Like gold, advertisers find transparency so valuable because it is so scarce.
A lack of transparency is media buyers’ greatest concern about programmatic advertising, according to a Digiday poll. Meanwhile, a 2018 survey of advertisers by marketing consultancy ID Comms found that agency-client trust levels hit a new low this past year.
The erosion of trust explains why “transparency” will be the most important word in the ad industry this year, according to a survey of ad execs by Advertiser Perceptions. And in a study from ad measurement firm Integral Ad Science published in January, 63.3% of US agency professionals and 59.7% of US brand professionals said that a lack of transparency was a strong threat to their digital ad budgets in 2019.
Following a 2016 Association of National Advertisers (ANA) report that found kickbacks and other nontransparent business practices to be pervasive in the digital ad world, brands placed more emphasis on auditing their agencies. While media audits skyrocketed in the ensuing years, some agencies pushed back against the practice. Auditors have also been criticized for having flawed methodologies, while agencies have been accused of gaming the data that auditors examine.
But agencies should embrace audits because they facilitate transparency, which brand clients demand more of, said Ali Plonchak, managing director of digital strategy and integration at ad agency Crossmedia. She also noted that competition from consultancies is driving agencies to pivot their conversations with clients from commoditized buying to strategy.
Why do many agencies dislike audits?
Agencies don't want to have an audit if they have business practices that would showcase things that don't allow them to be a neutral agent for their client.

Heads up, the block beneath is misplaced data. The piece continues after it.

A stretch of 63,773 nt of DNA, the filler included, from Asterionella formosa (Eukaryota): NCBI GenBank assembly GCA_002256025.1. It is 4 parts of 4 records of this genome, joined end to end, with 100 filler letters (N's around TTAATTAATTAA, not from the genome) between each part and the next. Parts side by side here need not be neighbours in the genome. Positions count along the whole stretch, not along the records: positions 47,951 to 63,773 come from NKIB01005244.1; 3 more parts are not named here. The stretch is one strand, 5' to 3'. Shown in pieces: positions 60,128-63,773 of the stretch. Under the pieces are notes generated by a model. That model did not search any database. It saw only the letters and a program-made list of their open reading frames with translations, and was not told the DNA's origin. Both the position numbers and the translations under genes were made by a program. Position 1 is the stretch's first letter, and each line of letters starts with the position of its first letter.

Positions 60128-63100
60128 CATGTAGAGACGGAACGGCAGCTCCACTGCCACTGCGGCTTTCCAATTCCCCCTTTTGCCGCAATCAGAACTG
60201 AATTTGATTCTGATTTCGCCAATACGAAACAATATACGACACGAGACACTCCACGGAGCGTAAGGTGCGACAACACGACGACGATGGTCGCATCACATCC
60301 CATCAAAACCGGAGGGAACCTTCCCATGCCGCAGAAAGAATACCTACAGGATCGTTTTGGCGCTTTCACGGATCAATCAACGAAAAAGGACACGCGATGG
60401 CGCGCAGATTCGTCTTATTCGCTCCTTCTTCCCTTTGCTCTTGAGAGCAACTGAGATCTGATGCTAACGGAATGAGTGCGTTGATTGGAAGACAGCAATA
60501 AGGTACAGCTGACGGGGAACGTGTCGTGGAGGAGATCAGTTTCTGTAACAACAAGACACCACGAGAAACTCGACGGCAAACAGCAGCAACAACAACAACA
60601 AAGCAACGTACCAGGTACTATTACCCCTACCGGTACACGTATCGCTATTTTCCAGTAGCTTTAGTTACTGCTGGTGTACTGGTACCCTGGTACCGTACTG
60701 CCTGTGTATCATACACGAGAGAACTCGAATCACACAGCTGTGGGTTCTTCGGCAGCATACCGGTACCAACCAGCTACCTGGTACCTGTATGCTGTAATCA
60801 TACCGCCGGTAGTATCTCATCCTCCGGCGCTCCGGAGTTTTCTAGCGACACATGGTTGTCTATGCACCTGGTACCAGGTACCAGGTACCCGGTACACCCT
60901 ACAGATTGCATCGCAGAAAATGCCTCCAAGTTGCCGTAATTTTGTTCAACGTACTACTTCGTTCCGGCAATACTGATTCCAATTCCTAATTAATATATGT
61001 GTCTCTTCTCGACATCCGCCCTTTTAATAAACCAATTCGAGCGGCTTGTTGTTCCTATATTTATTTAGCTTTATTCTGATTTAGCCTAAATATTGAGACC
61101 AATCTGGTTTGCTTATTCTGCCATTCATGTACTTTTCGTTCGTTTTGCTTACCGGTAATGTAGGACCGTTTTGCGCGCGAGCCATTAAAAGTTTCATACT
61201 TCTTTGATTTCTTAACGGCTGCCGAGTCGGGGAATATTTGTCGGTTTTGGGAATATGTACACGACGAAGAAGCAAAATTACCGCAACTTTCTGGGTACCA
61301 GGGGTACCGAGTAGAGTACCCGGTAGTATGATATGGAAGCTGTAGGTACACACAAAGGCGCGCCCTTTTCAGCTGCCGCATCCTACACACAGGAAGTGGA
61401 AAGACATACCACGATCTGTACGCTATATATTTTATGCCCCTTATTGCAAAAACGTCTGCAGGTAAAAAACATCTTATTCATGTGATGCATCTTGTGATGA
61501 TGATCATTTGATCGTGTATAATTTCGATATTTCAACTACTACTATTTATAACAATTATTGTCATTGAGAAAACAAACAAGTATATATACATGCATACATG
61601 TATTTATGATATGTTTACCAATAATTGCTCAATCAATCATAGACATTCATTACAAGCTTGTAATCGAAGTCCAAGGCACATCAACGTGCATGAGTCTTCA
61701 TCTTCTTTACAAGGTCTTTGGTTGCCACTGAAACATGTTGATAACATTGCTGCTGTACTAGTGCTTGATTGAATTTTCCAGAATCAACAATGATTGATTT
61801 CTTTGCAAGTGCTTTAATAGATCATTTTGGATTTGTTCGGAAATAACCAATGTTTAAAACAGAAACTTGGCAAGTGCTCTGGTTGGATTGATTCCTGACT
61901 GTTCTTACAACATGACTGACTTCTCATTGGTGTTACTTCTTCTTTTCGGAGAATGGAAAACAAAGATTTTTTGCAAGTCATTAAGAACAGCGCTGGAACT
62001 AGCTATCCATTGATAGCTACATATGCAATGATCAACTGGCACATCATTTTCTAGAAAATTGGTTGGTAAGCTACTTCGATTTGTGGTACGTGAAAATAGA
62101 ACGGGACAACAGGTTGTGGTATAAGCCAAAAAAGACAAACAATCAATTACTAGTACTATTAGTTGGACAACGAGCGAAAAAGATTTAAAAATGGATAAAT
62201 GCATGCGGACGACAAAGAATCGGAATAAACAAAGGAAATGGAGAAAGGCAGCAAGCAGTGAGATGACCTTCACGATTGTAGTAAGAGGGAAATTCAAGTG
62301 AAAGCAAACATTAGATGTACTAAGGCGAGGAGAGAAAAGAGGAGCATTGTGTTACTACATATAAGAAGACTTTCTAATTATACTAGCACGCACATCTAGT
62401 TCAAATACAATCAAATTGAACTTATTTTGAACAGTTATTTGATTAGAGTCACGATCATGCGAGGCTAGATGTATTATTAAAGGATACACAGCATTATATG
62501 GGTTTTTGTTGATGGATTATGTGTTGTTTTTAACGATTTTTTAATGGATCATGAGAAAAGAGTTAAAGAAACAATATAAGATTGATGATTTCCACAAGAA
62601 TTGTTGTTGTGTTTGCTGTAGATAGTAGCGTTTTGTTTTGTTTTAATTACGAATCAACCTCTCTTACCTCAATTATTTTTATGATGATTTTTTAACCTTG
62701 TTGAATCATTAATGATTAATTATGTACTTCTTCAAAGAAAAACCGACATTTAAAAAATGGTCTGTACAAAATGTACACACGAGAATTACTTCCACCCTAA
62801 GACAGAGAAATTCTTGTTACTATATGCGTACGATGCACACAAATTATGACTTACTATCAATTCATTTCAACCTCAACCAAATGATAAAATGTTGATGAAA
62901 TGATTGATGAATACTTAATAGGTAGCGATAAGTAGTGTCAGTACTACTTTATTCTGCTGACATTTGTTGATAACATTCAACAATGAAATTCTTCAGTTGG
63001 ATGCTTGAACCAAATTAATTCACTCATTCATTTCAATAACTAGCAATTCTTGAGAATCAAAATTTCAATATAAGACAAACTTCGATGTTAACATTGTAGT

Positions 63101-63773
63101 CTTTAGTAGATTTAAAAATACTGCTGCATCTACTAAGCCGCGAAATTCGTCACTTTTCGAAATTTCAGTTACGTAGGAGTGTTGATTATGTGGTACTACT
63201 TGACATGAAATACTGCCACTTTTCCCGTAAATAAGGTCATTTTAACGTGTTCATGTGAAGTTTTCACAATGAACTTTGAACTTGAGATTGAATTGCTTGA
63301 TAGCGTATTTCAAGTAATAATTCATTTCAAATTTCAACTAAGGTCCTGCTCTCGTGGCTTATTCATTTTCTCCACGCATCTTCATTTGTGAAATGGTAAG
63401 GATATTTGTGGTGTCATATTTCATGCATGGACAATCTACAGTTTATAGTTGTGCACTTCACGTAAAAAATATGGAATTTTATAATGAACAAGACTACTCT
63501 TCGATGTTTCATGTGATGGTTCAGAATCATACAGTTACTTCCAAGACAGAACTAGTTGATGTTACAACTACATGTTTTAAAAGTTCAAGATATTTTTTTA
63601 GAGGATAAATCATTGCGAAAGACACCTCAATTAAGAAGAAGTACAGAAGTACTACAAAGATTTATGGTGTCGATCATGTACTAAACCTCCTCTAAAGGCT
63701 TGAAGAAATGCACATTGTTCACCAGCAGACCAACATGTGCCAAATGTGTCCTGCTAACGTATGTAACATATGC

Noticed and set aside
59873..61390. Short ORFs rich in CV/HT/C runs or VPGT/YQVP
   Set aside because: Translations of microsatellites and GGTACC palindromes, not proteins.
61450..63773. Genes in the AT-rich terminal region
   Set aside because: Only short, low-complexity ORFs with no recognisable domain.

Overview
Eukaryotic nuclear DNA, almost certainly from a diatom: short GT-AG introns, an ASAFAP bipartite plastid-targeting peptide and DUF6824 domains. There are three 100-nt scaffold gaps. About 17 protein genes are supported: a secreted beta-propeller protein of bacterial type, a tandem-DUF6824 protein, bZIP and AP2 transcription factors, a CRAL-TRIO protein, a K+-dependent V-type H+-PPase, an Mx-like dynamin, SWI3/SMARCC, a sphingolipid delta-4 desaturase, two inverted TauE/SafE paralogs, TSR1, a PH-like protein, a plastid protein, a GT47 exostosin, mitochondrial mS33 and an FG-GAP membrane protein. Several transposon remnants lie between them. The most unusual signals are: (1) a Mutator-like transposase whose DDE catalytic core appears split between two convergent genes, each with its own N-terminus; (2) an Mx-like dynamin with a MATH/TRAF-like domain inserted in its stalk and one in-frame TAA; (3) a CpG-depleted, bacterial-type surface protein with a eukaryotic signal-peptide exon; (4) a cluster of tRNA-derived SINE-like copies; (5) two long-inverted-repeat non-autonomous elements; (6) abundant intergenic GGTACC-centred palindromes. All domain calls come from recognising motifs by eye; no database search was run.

So what is the incentive for an ad agency to agree to an audit?
The incentive is that in the long term, we don’t want to just commoditize the business to the transaction of media. There is value in strategic thinking and how the media works to drive outcomes. It’s important that agencies have the ability to fulfill that value.
Do you worry about conflicting interests when the consulting firms doing the audits are also trying to win over agencies’ clients?
If you have an entity auditing your results, and that entity also buys media themselves, there are conflicts of interest. It depends on who is doing the audit. I do think, in general, that consultancies are doing a good thing in this industry.
The consultancies entering this space are reframing the conversations to be less about buying and more about strategic thinking, operating systems and outcomes. They are also reframing those conversations with clients. They've done a good job reintroducing some conversations and some services that should be happening on the agency side. That is ultimately what is going to be of value.
But doesn’t competition from consultancies create new challenges for agencies?
The challenge will be for agencies to pick up services in a way that they're properly compensated.